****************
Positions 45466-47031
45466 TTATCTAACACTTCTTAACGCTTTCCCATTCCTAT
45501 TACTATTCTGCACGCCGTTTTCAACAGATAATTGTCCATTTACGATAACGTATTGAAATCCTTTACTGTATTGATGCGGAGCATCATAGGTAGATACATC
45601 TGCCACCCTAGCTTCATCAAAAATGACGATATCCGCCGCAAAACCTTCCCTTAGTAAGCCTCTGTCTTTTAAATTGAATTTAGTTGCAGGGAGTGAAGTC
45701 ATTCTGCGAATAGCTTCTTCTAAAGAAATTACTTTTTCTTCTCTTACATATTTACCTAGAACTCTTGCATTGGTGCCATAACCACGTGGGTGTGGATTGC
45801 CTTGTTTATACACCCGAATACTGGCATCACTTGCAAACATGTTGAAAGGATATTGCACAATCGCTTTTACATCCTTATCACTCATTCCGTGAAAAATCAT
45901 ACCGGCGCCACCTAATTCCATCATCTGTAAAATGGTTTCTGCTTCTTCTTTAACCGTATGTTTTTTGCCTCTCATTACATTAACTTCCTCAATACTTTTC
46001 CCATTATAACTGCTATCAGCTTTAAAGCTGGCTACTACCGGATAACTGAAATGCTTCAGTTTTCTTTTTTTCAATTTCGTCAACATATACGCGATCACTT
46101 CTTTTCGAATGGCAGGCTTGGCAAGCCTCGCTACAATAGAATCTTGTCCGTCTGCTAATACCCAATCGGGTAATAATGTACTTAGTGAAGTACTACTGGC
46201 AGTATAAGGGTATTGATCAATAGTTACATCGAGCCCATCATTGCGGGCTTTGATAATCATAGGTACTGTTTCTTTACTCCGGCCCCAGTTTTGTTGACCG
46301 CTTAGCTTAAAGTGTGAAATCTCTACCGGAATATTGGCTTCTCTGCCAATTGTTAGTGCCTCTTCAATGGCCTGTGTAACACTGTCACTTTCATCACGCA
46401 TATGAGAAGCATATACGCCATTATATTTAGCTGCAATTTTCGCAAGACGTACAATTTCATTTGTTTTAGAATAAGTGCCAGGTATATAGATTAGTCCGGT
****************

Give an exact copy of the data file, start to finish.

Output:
Positions 45466-47031
45466 TTATCTAACACTTCTTAACGCTTTCCCATTCCTAT
45501 TACTATTCTGCACGCCGTTTTCAACAGATAATTGTCCATTTACGATAACGTATTGAAATCCTTTACTGTATTGATGCGGAGCATCATAGGTAGATACATC
45601 TGCCACCCTAGCTTCATCAAAAATGACGATATCCGCCGCAAAACCTTCCCTTAGTAAGCCTCTGTCTTTTAAATTGAATTTAGTTGCAGGGAGTGAAGTC
45701 ATTCTGCGAATAGCTTCTTCTAAAGAAATTACTTTTTCTTCTCTTACATATTTACCTAGAACTCTTGCATTGGTGCCATAACCACGTGGGTGTGGATTGC
45801 CTTGTTTATACACCCGAATACTGGCATCACTTGCAAACATGTTGAAAGGATATTGCACAATCGCTTTTACATCCTTATCACTCATTCCGTGAAAAATCAT
45901 ACCGGCGCCACCTAATTCCATCATCTGTAAAATGGTTTCTGCTTCTTCTTTAACCGTATGTTTTTTGCCTCTCATTACATTAACTTCCTCAATACTTTTC
46001 CCATTATAACTGCTATCAGCTTTAAAGCTGGCTACTACCGGATAACTGAAATGCTTCAGTTTTCTTTTTTTCAATTTCGTCAACATATACGCGATCACTT
46101 CTTTTCGAATGGCAGGCTTGGCAAGCCTCGCTACAATAGAATCTTGTCCGTCTGCTAATACCCAATCGGGTAATAATGTACTTAGTGAAGTACTACTGGC
46201 AGTATAAGGGTATTGATCAATAGTTACATCGAGCCCATCATTGCGGGCTTTGATAATCATAGGTACTGTTTCTTTACTCCGGCCCCAGTTTTGTTGACCG
46301 CTTAGCTTAAAGTGTGAAATCTCTACCGGAATATTGGCTTCTCTGCCAATTGTTAGTGCCTCTTCAATGGCCTGTGTAACACTGTCACTTTCATCACGCA
46401 TATGAGAAGCATATACGCCATTATATTTAGCTGCAATTTTCGCAAGACGTACAATTTCATTTGTTTTAGAATAAGTGCCAGGTATATAGATTAGTCCGGT